The contradictory conceptions of research in Historically Black Universities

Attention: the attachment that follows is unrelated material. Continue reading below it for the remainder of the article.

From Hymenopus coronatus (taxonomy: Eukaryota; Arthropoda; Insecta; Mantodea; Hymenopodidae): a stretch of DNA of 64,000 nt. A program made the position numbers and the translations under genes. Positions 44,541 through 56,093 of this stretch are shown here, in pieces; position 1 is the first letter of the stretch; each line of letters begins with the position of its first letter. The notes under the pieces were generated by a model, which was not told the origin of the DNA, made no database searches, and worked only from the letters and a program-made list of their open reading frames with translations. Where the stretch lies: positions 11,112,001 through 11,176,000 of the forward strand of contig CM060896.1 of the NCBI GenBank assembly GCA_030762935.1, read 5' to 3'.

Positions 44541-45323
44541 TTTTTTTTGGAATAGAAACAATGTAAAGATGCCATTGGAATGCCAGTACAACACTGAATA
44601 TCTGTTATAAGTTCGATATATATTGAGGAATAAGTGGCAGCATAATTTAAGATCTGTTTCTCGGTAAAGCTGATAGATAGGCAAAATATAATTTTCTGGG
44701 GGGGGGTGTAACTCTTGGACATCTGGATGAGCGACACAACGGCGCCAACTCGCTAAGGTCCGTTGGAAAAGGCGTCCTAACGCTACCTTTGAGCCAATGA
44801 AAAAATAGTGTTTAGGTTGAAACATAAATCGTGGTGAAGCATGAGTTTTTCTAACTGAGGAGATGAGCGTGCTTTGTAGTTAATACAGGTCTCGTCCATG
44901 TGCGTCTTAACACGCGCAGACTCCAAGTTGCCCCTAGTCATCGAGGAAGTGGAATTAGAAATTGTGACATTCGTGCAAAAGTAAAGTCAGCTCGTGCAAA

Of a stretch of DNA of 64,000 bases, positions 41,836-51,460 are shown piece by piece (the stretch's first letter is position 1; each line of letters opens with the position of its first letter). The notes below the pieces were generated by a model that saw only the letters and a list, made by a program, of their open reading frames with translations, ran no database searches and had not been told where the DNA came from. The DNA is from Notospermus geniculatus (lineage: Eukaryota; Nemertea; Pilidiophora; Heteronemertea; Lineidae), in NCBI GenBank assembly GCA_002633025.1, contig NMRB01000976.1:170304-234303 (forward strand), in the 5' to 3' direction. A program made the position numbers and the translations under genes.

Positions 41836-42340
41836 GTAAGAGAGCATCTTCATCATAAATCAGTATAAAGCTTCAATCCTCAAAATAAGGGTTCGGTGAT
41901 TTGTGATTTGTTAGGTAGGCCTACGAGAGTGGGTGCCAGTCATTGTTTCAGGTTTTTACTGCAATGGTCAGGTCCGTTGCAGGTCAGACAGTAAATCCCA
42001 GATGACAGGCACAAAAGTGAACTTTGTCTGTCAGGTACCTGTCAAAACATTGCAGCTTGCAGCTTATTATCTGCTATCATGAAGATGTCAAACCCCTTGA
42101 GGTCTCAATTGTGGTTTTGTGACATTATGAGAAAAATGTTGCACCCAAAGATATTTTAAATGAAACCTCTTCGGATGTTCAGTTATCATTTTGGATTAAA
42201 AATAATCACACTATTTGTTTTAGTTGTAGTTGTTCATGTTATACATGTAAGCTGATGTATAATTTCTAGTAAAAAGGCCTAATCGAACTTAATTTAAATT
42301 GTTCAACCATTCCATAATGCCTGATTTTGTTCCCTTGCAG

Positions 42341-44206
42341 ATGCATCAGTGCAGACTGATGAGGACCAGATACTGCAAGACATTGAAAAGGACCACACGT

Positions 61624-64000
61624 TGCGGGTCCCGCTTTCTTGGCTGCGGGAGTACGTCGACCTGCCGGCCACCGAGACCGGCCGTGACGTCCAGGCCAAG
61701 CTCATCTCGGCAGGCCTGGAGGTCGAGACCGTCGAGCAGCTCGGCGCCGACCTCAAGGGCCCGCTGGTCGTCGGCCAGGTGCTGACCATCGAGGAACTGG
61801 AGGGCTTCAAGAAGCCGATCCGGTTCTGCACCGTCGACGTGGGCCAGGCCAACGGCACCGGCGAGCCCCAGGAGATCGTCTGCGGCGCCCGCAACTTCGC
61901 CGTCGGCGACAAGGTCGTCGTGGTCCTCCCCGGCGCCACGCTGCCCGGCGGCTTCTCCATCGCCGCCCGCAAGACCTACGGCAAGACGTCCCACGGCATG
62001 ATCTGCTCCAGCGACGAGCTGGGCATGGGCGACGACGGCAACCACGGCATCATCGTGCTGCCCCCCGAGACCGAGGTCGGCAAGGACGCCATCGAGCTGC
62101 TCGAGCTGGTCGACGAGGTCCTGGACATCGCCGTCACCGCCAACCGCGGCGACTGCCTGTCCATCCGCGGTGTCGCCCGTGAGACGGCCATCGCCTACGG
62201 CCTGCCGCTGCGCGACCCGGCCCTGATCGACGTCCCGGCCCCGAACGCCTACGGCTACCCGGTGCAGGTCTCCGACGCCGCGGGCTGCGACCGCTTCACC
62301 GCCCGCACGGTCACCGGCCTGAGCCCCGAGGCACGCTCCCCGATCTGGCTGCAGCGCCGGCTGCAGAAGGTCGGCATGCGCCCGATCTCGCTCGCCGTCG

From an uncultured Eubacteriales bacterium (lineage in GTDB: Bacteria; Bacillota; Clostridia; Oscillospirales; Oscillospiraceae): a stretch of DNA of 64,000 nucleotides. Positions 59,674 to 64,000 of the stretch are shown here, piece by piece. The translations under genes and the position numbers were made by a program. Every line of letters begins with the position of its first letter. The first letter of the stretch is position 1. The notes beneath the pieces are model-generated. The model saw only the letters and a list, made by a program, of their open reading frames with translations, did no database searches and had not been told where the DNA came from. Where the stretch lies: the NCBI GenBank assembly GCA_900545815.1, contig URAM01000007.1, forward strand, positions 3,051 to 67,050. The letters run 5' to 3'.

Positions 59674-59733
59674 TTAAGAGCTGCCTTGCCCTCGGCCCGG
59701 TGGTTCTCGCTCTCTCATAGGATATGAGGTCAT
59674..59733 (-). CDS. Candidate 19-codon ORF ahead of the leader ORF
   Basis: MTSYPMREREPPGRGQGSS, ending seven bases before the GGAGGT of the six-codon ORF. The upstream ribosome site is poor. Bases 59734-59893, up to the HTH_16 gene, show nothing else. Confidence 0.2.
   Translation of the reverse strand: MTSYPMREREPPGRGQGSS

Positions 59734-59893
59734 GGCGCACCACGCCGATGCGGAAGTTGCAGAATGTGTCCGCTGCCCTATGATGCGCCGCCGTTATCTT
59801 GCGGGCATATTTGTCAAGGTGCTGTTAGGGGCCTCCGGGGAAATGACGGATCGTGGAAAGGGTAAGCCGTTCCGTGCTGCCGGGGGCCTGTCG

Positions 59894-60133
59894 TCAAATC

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Research is conceptualised in multiple and contradictory ways within and across Historically Black Universities (HBUs) with consequences for knowledge production. Under the apartheid regime, research was deliberately underdeveloped in such institutions and this continues to have an impact. We argue that if HBUs are to move from the constraints of the past into the possibilities of the future, there is a need for a thorough understanding both of how research is currently conceptualised, and of the consequences of such conceptions for research output. We used a critical discourse analysis of interviews, documents and survey data from seven HBUs to identify the dominant discourses about the purposes of research. The findings are four dominant conceptions of research that sometimes contradict each other across and within the HBUs. These are research as integral to academic identity; research for social justice; research as an economic driver and research as an instrumentalist requirement for job security, promotion and incentives. These conceptions seemed to emerge in part because of the history of the institutions and create both constraining and enabling effects on research production.